1909 (16 October) Khulna; cyclonic storm-waves; killed 698 people and 70,654 cattle.
1913 (October) Muktagachha upazila (Mymensingh); cyclonic storm; demolished many villages killing about 500 persons.
1917 (24 September) Khulna; hurricane; 432 persons killed and 28,029 cattle lost.
1941 (May) Eastern Meghna estuary; cyclonic storm with storm-wave; exact figures of the loss of lives and cattle aer not available.
1948 (17-19 May) Between Chittagong and Noakhali; cyclonic storm; about 1,200 persons killed and 20,000 cattle lost.
1958 (16-19 May) East and west Meghna estuary, east of Barisal, Noakhali; cyclonic storm along with surge; 870 persons killed, 14,500 cattle lost and standing crops destroyed.
1958 (21-24 October) Chittagong coast; cyclonic storm; about 100,000 families lost their homes and government had to provide house-building loans.
1960 (9-10 October) Eastern Meghna estuary (Noakhali, Bakerganj, Faridpur and Patuakhali); severe cyclonic storm, maximum wind speed 201 km/hr, maximum storm wave 3.05m; considerable damage to Char Jabbar, Char Amina, Char Bhatia, Ramgati, Hatiya and Noakhali; 3,000 lives lost, 62,725 houses damaged, crops on 94,000 acres of land were fully damaged and thousands of cattle perished.
1960 (30-31 October) Chittagong, Noakhali, Bakerganj, Faridpur, Patuakhali and eastern Meghna estuary; severe cyclonic storm, maximum wind speed 210 km/hr, surge height 4.5-6.1m; about 10,000 persons killed, 27,793 cattle lost and 568,161 houses destroyed (especially 70% of houses in Hatiya blown off), two large ocean liners washed ashore, 5-7 vessels capsized in Karnafuli river.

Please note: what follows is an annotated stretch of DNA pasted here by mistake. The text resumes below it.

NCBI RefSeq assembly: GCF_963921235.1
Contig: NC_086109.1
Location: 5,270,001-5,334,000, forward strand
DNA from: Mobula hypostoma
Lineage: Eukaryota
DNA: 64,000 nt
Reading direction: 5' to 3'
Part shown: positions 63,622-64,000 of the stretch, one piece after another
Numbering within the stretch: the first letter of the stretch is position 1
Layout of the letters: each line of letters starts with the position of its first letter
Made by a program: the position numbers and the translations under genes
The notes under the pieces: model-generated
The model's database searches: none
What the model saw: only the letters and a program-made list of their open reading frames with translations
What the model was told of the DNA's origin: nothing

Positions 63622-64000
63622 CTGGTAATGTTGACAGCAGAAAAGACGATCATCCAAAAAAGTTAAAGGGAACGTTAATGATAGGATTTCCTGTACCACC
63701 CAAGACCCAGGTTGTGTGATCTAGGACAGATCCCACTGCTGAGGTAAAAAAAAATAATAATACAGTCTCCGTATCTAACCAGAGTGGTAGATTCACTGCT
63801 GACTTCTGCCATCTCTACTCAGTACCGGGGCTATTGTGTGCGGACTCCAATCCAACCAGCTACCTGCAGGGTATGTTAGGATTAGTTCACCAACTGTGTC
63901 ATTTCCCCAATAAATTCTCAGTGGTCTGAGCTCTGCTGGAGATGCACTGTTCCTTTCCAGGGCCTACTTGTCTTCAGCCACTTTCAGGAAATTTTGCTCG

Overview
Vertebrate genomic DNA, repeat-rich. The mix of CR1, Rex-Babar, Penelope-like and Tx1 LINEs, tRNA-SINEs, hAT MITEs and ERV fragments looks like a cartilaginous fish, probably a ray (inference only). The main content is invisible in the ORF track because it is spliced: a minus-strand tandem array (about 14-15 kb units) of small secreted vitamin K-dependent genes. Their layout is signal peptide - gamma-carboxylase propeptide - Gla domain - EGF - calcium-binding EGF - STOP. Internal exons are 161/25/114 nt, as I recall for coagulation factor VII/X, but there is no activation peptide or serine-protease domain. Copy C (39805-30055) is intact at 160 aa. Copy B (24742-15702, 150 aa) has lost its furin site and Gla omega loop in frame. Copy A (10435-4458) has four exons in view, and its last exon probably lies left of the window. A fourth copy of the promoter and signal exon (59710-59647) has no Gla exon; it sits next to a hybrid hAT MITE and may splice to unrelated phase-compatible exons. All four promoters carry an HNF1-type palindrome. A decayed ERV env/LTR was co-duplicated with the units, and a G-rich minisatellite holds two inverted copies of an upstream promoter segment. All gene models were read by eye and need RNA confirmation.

1961 (9 May) Bagerhat and Khulna; severe cyclonic storm with a wind speed of 161 km/hr, surge 2.44-3.05m; rail track between Noakhali and Harinarayanpur damaged, heavy loss of life in Char Alexander, 11,468 people killed and about 25,000 cattlehead destroyed.
1962 (26-30 October) Feni; severe cyclonic storm with a wind speed of 161 km/hr, surge 2.5-3.0m; heavy loss of life; about 1,000 people died and many domestic cattle perished.
1963 (28-29 May) Chittagong, Noakhali, Cox's Bazar and the offshore islands of Sandwip, Kutubdia, Hatiya and Maheshkhali were badly affected; severe cyclonic storm with storm-wave rising 4.3-5.2m in Chittagong, maximum wind speed 203 km/hr and at Cox's Bazar 164 km/hr; more than 11,520 people killed, 32,617 cattle lost, 376,332 houses, 4,787 boats and standing crops destroyed.
1965 (11-12 May) Barisal and Bakerganj; most severe cyclonic storm, maximum speed 162 km/hr with storm-wave rising 3.7m; total loss of life 19,279; in Barisal alone 16,456 people killed.
1965 (14-15 December) Cox's Bazar along with adjacent coastal area and Patuakhali; severe cyclonic storm with storm-wave rising 4.7-6.1m; maximum speed 210 km/hr in Cox's Bazar, hoisted danger signal 10 at Cox's Bazar and along the coast of Sonadia, Rangadia and Hamidia islands, and Patuakhali; 40,000 salt beds in Cox's Bazar inundated and 873 people killed.